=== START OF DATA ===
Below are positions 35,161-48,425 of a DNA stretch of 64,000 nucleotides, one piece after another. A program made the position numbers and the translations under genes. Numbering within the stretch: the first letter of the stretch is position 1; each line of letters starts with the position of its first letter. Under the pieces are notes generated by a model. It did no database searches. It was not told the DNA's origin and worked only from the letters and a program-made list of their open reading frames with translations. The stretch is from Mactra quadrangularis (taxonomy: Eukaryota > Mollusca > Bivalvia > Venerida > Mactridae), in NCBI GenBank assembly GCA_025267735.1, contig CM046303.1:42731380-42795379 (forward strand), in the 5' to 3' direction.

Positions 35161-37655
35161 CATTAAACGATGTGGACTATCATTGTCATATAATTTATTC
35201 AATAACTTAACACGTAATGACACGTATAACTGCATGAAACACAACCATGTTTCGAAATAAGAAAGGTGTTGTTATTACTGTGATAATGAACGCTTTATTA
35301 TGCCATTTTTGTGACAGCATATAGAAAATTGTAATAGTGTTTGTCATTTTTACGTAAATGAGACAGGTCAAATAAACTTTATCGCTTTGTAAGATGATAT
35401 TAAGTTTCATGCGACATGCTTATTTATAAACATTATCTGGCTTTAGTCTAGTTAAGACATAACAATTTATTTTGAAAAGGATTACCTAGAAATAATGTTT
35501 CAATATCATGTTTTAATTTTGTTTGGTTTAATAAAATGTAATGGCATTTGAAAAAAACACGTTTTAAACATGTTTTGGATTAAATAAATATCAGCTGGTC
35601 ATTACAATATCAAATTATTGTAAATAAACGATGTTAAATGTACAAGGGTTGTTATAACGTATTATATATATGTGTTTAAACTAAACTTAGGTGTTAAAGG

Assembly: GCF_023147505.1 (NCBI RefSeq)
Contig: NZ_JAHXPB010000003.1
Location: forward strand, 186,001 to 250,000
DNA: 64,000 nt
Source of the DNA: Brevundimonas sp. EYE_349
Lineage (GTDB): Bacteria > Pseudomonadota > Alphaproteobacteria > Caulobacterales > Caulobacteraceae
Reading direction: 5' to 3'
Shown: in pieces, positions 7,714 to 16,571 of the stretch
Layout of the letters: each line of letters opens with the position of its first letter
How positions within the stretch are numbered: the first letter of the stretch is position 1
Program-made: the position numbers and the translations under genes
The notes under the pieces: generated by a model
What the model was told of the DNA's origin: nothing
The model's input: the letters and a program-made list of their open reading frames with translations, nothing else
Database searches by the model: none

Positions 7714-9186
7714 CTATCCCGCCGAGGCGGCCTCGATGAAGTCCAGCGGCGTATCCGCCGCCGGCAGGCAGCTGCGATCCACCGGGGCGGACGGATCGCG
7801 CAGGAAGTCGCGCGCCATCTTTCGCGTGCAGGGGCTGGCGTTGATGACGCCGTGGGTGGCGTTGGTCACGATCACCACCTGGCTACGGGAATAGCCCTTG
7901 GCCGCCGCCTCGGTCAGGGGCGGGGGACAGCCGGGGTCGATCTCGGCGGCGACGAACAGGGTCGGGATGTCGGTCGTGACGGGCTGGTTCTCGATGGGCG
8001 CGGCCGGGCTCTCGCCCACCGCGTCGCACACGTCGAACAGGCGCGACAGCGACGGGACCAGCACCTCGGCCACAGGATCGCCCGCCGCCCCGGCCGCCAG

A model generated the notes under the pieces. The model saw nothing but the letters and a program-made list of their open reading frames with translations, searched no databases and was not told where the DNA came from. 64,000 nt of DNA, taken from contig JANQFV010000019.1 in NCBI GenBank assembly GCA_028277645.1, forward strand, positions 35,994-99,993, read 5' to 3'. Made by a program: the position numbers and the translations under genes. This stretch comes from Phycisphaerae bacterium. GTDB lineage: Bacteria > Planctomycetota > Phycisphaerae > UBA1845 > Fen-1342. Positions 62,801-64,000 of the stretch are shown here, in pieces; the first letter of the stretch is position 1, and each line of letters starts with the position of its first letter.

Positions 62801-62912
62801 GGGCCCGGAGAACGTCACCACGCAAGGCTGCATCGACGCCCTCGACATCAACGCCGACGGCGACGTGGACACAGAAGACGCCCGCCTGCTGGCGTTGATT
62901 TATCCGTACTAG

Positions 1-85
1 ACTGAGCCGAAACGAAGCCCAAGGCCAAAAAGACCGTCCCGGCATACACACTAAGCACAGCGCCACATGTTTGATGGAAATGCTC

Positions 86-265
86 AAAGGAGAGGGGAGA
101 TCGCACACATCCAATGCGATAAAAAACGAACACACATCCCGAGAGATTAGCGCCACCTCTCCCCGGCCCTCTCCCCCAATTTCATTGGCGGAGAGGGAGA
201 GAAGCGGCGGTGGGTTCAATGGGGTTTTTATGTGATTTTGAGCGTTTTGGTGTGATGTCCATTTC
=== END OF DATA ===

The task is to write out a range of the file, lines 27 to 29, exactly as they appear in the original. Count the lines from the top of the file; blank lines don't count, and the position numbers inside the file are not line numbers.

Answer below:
7901 GCCGCCGCCTCGGTCAGGGGCGGGGGACAGCCGGGGTCGATCTCGGCGGCGACGAACAGGGTCGGGATGTCGGTCGTGACGGGCTGGTTCTCGATGGGCG
8001 CGGCCGGGCTCTCGCCCACCGCGTCGCACACGTCGAACAGGCGCGACAGCGACGGGACCAGCACCTCGGCCACAGGATCGCCCGCCGCCCCGGCCGCCAG

A model generated the notes under the pieces. The model saw nothing but the letters and a program-made list of their open reading frames with translations, searched no databases and was not told where the DNA came from. 64,000 nt of DNA, taken from contig JANQFV010000019.1 in NCBI GenBank assembly GCA_028277645.1, forward strand, positions 35,994-99,993, read 5' to 3'. Made by a program: the position numbers and the translations under genes. This stretch comes from Phycisphaerae bacterium. GTDB lineage: Bacteria > Planctomycetota > Phycisphaerae > UBA1845 > Fen-1342. Positions 62,801-64,000 of the stretch are shown here, in pieces; the first letter of the stretch is position 1, and each line of letters starts with the position of its first letter.